While the energy efficiency market has implemented a variety of cost-saving incentives highlighting the economic rationality of reducing, reusing, and recycling at home, other factors may be even more persuasive. One of these commonly overlooked factors is the impact of social norms on individual behavior. Descriptive social norms influence perception based on observations of others’ typical behaviors with the expectation of following the status quo. A study titled “The Constructive, Destructive, and Reconstructive Power of Social Norms,” conducted by researchers at the California State University Department of Psychology found that mailing energy reports comparing household energy use with neighbors in similar homes resulted in a behavioral shift toward the stated descriptive social norm. Households using more energy than their neighbors reduced their usage to match the average, while low energy use households actually showed a slight increase in energy use to match the social norm. This negative phenomenon, known as the boomerang effect, is well-documented in academic literature.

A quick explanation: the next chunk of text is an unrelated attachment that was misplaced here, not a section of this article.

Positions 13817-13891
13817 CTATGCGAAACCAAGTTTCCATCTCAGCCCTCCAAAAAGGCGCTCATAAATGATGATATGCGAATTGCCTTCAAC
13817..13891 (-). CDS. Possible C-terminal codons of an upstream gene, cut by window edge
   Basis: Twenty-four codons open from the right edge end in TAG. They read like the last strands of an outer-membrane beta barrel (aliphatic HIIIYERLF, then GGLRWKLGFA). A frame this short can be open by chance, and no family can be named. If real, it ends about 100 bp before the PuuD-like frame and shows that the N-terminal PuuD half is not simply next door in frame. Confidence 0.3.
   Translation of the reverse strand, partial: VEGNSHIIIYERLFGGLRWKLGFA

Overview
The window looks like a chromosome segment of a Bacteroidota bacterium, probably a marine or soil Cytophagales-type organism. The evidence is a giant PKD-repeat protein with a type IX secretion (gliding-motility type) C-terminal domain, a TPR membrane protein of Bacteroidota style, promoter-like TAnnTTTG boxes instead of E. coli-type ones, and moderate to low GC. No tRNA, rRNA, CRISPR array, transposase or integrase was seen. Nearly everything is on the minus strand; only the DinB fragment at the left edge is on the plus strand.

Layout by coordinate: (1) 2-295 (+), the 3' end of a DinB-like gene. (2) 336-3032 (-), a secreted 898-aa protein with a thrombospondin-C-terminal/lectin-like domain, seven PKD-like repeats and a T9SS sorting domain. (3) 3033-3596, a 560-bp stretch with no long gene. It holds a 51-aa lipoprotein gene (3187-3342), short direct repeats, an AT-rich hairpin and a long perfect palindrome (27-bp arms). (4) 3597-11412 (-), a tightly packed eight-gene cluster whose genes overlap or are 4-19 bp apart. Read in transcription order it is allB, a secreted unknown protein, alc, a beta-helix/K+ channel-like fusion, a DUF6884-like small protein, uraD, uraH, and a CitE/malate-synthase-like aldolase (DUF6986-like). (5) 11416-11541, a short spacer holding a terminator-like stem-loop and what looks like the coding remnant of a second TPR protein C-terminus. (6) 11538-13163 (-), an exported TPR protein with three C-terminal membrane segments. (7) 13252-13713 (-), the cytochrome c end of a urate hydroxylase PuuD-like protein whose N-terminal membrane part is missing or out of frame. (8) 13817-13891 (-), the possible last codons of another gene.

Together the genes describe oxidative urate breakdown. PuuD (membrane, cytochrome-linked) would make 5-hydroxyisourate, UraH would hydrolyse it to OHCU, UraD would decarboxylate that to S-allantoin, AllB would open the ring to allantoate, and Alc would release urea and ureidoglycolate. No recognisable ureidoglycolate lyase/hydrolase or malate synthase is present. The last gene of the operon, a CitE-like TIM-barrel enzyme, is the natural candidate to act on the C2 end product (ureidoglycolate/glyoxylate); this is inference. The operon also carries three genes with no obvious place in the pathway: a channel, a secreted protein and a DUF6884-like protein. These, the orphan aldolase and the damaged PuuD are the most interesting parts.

Fortunately, the energy consumption study also demonstrated that the boomerang effect can be counteracted by the use of injunctive norms that emphasize low energy users not as outliers, but as leaders in their neighborhoods. Injunctive norms influence perception by appealing to morals regarding what one should or shouldn’t do. When the energy reports also included injunctive norms, such as a smiley face for lower energy usage or a frowning face for higher energy usage, people displaying positive behaviors were less likely to change to match social norms. Households using more energy reduced their consumption, while households using less energy than the average continued to do so.
What can we conclude from California State University’s study? For starters, philosopher Eric Hoffer was right in stating that “when people are free to do as they please, they usually imitate each other.” However, pairing social norms with injunctive norms can be even more powerful than descriptive social norms alone. Using descriptive norms without injunctive norms can result in the undesirable boomerang effect, while using only injunctive norms can sound too preachy. In conclusion, researching relevant descriptive social norms in a given area or population, combined with appropriate injunctive norms, can be powerful tools to develop successful environmental campaigns.
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